At Quartet, research like this guides us every day. We are here to support primary care physicians focused on giving patients the best possible care. We are committed to helping individuals get better, stronger, and in control of their lives.
2. Approximately 60% of patients respond to treatment
The Quartet team wasted no time in 2017, kick starting the new year by exhibiting at the Consumer Electronics Show 2017 (CES) for its 50th year celebration in Las Vegas. Since 1967 CES has been at the forefront of innovation, with the first peek at pivotal products that have changed the way we live our daily lives. Known as the largest consumer electronics show in the world, CES draws tech enthusiasts from across the globe. This year, nearly 200,000 people attended; several of whom brought their products to share and demo with others.
Gary Shapiro, President and CEO of the Consumer Technology Association (CTA), launched this year’s show with the “Let’s Go Humans” campaign to encourage humanitarian technological innovations - a concept truly aligned with our patient-oriented mission to make behavioral healthcare more accessible and integrated into primary care.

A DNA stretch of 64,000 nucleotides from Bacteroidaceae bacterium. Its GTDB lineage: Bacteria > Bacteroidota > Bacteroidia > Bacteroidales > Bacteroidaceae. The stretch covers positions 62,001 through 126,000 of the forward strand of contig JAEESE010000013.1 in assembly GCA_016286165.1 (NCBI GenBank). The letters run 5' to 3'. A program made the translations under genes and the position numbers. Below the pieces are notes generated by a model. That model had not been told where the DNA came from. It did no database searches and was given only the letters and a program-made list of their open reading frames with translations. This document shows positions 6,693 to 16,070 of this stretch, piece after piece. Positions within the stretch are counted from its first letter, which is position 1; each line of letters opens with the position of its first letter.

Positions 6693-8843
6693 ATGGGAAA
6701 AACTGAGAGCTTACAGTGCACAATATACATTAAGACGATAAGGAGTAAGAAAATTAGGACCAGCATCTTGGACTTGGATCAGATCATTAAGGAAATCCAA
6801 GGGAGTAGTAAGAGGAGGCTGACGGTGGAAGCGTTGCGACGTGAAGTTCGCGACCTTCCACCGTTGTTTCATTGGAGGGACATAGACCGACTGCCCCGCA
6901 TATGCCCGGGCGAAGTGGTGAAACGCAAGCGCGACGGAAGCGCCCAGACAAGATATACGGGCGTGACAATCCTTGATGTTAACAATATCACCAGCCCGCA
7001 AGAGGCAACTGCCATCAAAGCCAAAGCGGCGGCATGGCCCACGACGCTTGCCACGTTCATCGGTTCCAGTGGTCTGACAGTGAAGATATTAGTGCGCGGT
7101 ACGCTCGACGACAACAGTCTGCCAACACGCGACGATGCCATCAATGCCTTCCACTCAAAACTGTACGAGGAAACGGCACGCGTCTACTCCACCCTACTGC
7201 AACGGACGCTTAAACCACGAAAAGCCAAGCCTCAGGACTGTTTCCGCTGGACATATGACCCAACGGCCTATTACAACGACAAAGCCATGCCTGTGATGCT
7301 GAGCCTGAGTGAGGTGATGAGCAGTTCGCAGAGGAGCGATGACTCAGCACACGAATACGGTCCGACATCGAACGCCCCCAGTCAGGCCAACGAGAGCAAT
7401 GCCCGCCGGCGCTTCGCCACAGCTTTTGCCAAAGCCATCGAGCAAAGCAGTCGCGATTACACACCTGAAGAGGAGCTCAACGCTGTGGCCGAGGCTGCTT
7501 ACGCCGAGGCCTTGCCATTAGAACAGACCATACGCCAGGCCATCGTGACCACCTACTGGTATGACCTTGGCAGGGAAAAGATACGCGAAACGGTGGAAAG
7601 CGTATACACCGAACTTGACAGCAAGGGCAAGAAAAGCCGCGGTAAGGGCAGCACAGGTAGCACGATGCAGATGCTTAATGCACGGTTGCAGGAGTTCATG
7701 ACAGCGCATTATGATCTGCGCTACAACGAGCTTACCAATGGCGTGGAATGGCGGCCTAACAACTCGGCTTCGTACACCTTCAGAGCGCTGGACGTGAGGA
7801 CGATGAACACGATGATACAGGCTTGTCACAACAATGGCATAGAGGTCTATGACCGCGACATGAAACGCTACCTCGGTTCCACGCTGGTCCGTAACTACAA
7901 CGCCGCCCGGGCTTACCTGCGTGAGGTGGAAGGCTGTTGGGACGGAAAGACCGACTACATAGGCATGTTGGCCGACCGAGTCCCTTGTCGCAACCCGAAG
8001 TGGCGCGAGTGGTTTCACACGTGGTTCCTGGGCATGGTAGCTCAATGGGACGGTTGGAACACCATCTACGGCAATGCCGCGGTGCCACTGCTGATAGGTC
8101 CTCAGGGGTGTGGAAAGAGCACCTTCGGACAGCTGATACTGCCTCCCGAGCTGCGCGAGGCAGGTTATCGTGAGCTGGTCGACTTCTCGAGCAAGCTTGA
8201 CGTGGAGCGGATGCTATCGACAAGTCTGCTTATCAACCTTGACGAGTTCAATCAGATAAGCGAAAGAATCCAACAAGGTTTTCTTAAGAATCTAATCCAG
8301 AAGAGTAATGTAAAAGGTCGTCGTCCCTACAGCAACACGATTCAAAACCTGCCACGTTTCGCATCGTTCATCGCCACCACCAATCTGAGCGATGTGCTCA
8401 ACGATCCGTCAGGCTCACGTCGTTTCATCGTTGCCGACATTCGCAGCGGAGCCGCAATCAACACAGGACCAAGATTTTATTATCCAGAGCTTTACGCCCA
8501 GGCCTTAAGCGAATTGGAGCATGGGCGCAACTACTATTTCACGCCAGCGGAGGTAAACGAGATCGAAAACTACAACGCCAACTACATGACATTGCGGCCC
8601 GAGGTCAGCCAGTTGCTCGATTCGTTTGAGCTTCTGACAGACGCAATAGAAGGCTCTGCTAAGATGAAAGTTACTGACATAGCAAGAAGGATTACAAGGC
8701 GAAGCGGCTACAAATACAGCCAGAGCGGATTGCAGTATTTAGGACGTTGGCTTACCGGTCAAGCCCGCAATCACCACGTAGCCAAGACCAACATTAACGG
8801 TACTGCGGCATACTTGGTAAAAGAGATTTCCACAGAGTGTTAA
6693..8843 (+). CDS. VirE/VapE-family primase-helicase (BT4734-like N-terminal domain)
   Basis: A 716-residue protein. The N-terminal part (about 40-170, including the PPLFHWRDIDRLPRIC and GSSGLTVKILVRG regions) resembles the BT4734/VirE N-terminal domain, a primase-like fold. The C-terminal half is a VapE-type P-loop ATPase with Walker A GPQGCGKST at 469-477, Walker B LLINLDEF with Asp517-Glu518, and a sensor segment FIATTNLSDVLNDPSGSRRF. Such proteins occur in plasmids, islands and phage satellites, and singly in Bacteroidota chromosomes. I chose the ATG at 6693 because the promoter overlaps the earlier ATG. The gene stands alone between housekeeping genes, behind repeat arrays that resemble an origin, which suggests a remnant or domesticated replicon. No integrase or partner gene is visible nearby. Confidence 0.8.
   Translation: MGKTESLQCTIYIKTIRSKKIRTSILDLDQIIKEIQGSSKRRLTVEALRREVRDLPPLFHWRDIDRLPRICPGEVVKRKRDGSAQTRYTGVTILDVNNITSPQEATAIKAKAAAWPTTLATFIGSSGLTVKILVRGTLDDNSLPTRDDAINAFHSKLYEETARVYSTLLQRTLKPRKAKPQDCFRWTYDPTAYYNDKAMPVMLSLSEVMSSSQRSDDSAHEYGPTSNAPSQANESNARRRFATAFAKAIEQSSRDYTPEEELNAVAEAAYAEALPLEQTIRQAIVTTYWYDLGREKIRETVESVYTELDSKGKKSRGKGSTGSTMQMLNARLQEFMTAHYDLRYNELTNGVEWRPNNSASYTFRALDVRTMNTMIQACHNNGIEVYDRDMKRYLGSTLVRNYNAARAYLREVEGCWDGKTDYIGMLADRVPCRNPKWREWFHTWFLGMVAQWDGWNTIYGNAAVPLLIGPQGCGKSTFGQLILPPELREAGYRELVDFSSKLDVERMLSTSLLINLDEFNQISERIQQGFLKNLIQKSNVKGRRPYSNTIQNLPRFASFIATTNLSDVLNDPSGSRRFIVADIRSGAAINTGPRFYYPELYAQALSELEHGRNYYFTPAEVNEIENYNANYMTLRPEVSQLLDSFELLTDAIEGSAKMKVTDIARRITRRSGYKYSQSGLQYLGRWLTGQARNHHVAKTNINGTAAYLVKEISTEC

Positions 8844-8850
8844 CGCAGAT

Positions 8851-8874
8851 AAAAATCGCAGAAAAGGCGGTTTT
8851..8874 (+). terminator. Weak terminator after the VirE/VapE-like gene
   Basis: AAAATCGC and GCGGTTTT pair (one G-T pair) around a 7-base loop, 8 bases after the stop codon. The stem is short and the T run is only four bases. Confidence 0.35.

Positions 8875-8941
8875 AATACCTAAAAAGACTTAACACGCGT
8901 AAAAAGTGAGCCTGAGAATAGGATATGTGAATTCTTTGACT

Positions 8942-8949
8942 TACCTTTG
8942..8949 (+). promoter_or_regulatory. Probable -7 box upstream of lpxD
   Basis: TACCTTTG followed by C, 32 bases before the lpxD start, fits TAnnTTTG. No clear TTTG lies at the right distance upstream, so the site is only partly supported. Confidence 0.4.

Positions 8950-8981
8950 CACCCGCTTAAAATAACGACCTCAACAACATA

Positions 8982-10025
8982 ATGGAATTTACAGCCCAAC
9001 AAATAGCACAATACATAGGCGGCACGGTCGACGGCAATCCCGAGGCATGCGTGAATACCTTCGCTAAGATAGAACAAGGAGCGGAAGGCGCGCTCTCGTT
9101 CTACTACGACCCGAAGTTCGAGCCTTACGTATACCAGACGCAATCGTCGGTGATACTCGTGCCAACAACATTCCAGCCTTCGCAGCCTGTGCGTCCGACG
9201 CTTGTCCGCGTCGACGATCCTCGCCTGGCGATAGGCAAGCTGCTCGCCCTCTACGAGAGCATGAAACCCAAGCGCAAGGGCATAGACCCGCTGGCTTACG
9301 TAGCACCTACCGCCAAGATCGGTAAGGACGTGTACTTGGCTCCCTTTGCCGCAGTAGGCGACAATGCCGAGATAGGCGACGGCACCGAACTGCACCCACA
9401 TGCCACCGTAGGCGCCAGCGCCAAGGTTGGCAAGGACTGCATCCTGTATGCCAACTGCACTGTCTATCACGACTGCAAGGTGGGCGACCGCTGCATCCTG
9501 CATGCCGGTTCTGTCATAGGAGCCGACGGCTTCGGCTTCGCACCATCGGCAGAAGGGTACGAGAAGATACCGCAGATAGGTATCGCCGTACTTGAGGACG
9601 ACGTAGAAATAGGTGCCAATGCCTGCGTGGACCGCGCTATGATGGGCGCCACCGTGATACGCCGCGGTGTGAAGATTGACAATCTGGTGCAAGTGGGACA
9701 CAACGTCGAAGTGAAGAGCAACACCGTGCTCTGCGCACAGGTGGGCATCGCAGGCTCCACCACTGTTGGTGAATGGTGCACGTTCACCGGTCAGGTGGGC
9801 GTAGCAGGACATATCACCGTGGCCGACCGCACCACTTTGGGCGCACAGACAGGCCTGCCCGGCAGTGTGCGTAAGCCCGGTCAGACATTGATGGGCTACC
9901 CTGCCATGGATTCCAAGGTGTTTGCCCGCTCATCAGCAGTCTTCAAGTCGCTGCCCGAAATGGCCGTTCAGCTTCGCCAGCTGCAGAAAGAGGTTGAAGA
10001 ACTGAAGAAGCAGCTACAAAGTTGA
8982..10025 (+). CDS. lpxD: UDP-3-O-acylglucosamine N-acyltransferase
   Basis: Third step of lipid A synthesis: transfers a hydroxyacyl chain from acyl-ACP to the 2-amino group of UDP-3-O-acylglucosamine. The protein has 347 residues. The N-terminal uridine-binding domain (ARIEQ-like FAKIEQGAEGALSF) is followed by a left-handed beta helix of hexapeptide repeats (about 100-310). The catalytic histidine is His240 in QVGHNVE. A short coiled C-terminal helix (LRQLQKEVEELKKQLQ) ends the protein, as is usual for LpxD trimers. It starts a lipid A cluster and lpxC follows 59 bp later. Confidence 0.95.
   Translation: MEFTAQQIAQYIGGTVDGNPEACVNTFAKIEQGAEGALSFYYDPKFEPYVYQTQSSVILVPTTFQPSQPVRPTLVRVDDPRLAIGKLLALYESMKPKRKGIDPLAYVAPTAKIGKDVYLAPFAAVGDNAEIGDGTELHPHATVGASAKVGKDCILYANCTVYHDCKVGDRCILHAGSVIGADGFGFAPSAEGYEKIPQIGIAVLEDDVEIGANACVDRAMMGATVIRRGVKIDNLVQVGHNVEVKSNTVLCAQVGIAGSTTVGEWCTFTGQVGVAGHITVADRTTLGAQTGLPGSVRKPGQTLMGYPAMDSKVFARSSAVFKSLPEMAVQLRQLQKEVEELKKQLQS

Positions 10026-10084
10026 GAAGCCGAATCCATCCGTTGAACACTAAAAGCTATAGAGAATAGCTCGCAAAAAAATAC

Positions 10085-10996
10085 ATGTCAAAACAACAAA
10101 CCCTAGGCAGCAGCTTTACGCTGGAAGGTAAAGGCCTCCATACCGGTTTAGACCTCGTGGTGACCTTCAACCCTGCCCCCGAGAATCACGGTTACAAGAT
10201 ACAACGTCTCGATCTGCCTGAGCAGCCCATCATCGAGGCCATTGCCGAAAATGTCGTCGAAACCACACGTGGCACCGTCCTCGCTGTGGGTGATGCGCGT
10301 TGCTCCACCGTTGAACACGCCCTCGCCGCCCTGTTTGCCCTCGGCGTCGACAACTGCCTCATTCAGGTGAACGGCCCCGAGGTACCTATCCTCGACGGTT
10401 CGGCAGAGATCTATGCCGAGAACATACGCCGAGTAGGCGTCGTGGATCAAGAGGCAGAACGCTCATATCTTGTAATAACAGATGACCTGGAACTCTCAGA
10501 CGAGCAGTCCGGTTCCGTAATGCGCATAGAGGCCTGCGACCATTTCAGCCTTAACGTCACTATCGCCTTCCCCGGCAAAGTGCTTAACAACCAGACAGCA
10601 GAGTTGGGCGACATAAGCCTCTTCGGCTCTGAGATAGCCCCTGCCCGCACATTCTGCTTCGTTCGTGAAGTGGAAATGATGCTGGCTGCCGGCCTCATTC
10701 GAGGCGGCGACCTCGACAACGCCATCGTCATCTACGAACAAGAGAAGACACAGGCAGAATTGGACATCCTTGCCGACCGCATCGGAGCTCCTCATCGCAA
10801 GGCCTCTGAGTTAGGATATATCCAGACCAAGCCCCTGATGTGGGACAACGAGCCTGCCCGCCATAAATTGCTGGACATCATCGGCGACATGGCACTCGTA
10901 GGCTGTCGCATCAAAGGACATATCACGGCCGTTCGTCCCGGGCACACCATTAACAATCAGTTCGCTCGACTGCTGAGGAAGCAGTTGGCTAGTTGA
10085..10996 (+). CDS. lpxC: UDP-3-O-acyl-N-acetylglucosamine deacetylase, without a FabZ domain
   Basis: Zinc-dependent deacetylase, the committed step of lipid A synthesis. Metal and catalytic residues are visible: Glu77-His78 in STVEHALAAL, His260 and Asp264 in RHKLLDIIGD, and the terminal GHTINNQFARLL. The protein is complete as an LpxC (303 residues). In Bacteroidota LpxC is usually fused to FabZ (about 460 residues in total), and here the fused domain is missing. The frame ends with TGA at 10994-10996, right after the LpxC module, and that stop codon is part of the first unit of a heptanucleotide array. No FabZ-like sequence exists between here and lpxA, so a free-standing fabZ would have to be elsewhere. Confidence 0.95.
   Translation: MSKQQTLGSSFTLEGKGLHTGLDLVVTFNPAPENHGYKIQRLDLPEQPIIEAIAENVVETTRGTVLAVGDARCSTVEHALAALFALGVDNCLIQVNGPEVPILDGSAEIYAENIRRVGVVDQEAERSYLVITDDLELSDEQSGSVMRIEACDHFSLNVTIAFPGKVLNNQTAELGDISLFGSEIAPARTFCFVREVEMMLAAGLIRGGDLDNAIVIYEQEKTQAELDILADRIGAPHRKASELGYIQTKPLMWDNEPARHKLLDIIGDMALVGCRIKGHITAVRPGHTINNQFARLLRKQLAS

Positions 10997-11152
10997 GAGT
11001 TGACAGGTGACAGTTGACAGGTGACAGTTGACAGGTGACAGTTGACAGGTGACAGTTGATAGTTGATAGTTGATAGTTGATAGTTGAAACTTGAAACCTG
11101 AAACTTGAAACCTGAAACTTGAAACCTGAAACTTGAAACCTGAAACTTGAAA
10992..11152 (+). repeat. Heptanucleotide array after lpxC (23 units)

Quartet was honored to participate as one of the few healthcare tech exhibitors this year, and attend the conference’s Digital Health Summit, an affair dedicated to the role of technology in advancing modern medicine, healthcare and wellness.As Quartet continues to expand in 2017, we are incredibly enthusiastic after a great start with CES. We shared our platform and solution with industry constituents, media, fellow innovators and problem solvers. With this momentum, we are psyched to continue improving behavioral healthcare for those who need it most.